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Don Lemon Tonight

Donald Trump Praised Hitler; Washington, D.C. Suspends Rudy Giuliani's License; Rep. Kevin McCarthy To Pick Members To Counter January 6 Commission; Best Friends' Role In President's Life; How Racism Played In Someone's Conviction. Aired 10-11p ET

Aired July 07, 2021 - 22:00   ET




CHRIS CUOMO, CNN HOST (on camera): All right. Thank you very much for giving us the opportunity tonight. Remember, see the game that is at play in politics. That's the key.

DON LEMON TONIGHT with the upgrade as D. Lemon tries to see if he can eat his weight in tacos. You get Laura Coates.

LAURA COATES, CNN HOST: I thought it was all nachos, now it's tacos?

CUOMO: That was last night.

COATES: I thought it was Tuesday with tacos night, now Wednesday. All right, well.

CUOMO: He may have no discipline but he loves diversity in his diet.

COATES: Nachos, the tacos, tomorrow what are we doing?

CUOMO: So, let me --

COATES: Burritos to figure it out.

CUOMO: I don't know. I'll ask him. Assuming he's sober enough to answer. let me ask you this. Let's take up the case. Coates versus Cuomo, which side do you want on Sha'Carri Richardson, pro or con, the ruling?

COATES: I'm always on Coates's side, that's the right side.

CUOMO: All right, you take pro. Because that's the right way to be on this because rules are rules. Here's my pushback on it. Not all rules are the same. Weed is not a performance enhancing drug. She did nothing to help herself gain any advantage. If anything, you could argue it would be a disadvantage for her.

She did her time during mental duress, and it serves no purpose as a policy to enforce this. And the United States should be doing a lot more to resist, not to enable it. COATES: Well you know, I've got to tell you. It's hard to be fully pro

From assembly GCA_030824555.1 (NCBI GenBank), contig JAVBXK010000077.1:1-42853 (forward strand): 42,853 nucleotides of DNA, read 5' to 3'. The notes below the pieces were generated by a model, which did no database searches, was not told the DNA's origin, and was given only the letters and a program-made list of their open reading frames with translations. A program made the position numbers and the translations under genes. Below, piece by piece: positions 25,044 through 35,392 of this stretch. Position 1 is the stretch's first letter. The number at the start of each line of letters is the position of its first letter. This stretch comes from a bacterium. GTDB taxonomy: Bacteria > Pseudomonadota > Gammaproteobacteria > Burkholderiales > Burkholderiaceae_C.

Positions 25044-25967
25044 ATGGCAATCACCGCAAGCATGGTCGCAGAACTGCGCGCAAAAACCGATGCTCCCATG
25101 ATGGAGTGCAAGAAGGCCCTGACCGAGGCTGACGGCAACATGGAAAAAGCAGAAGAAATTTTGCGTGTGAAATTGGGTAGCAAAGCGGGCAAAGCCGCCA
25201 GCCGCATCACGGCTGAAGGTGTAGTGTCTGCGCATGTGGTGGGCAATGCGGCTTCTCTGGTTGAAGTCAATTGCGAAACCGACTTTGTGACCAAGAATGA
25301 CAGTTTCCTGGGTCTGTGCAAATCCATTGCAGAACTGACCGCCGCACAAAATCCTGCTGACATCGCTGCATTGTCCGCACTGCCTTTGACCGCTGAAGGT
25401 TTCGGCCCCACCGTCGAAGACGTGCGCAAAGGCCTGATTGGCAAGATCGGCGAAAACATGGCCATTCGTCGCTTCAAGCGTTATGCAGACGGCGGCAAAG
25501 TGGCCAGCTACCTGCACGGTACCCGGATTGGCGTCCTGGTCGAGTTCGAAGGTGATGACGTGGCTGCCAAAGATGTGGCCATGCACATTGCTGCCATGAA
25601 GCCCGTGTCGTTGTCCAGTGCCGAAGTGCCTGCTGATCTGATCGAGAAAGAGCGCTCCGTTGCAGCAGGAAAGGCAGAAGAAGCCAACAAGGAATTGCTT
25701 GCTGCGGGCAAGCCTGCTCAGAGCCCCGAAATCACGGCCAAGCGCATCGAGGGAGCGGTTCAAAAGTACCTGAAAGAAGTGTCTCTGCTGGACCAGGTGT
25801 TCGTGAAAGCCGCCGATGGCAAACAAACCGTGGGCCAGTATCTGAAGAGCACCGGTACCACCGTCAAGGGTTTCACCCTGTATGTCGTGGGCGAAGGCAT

or con on this side, right? Because although the rules are the rules, we do have a patchwork of rules when it comes to weed in this country, right?

Even Justice Thomas has spoken about this issue, having some uniformity on the issue, I can see the argument that says, look, in order to be in an athlete, in order to be a part you have to have the discipline to abide by the rules. We want that to be the case.

But again, it's hard for people to understand that this is not somehow the United States of America selectively enforcing certain rules when it's convenient to do so, especially when, frankly, the world stage does know the United States is not always consistent about its rule abiding, is it?

CUOMO: Right, and look. Dominique Dawes was just on. Being under age is an advantage in gymnastics. Why? The peak early. There's so much wear and tear on the body. There's an advantage. Taking substances that allow you to heal and give you a different level of laxity in your connective tissue, that gives you an advantage. You get caught. You should lose. This is not one of those things.

COATES: Well, you know, as the president said about, it maybe it's time to look into changing the rules to actually reflect that. But if you are going to do it for that, and I expect the federal government has got to do it when it comes to what schedule they put marijuana on as well, in contrast to what states do.

So, it's an ongoing conversation. I kind of whim between pro and con, but I see both sides of an issue, when you're talking about rules that apply differently state-by-state. Thank you.

CUOMO: Yes, I feel like I lost twice in that conversation. I don't --


COATES: It's funny how that happened, isn't it?

CUOMO: Only with you.

COATES: I don't know.

CUOMO: Laura Coates, you are the upgrade. And it's always a pleasure. I look forward to watching the show.

COATES: Thank you. And I'm very jealous you've got to talk to Dominique Dawes.

CUOMO: Right.

COATES: I was a huge fan of hers and never a gymnast, so fine, whatever.

This is Don Tonight. Nice seeing you. And I'm Laura Coates in for Don on the night of major developments on multiple big stories. New tonight, Rudy Giuliani's law license is suspended in Washington,

D.C. That after the president's former personal lawyer saw his license suspended in New York, all for pushing the big lie of nonexistent election fraud.


RUDY GIULIANI, FORMER PRESIDENT TRUMP'S LAWYER: They only submitted 8,021 ballots from dead people, mail-in ballots for dead people. Probably easier for dead people to submit mail-in ballots than it is to vote in person.

We cannot allow these crooks, because that's what they are, to steal an election from the American people.